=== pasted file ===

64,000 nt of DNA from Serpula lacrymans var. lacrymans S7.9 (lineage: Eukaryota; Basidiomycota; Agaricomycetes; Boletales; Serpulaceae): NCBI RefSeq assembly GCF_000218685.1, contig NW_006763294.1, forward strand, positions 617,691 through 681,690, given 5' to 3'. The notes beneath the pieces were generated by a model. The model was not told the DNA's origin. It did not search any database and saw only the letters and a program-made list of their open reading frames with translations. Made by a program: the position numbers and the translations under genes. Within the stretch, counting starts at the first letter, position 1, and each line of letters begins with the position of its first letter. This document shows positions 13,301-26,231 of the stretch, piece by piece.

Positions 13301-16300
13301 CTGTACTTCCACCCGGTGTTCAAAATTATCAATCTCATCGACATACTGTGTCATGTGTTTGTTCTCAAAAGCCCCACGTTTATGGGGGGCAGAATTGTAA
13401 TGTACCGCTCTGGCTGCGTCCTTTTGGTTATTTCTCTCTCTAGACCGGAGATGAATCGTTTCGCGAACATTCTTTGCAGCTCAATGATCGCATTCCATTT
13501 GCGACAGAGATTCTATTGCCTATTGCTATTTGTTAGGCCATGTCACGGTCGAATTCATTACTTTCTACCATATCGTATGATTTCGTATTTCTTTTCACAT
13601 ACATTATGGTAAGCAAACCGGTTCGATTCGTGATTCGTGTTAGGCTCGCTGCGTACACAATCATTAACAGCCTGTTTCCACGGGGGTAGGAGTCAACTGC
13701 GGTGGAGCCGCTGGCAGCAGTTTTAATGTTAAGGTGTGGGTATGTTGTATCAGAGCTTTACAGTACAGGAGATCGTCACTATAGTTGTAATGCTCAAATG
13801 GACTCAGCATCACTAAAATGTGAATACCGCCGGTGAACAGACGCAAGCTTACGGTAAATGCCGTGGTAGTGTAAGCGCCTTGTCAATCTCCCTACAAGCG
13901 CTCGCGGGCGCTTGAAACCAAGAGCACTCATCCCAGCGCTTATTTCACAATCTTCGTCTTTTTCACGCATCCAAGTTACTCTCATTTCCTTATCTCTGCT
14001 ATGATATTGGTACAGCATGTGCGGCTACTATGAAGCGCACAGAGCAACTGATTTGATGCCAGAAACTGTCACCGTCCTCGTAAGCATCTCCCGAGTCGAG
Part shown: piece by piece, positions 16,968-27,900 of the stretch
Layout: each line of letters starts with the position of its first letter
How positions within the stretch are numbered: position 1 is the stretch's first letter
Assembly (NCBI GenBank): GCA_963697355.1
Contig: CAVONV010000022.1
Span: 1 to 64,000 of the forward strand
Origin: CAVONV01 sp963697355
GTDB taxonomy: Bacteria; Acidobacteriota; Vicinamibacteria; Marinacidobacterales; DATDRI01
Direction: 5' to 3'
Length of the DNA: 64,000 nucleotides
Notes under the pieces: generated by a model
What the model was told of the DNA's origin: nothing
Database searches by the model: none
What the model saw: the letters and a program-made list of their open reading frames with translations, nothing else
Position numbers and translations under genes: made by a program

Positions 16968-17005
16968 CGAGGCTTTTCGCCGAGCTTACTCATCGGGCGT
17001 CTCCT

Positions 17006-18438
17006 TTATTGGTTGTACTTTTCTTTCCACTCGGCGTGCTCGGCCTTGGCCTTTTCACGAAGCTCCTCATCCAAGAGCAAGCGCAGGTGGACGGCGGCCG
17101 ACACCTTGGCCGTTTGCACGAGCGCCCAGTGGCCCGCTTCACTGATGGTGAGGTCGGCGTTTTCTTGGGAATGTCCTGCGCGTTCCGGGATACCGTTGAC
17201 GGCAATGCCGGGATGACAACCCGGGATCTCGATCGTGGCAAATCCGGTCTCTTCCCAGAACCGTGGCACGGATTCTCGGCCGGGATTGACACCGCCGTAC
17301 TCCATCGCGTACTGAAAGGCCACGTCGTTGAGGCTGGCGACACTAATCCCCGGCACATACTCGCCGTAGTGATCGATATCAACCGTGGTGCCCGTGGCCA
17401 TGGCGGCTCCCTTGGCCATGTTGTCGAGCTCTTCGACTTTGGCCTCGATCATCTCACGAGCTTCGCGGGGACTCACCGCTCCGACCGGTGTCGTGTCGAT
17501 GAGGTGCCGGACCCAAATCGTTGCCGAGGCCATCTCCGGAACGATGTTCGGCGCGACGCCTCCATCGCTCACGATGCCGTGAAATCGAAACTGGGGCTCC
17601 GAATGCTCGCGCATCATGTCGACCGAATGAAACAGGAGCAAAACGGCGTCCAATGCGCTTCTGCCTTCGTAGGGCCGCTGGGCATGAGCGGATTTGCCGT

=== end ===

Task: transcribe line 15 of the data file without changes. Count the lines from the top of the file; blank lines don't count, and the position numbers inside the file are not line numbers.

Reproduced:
Contig: CAVONV010000022.1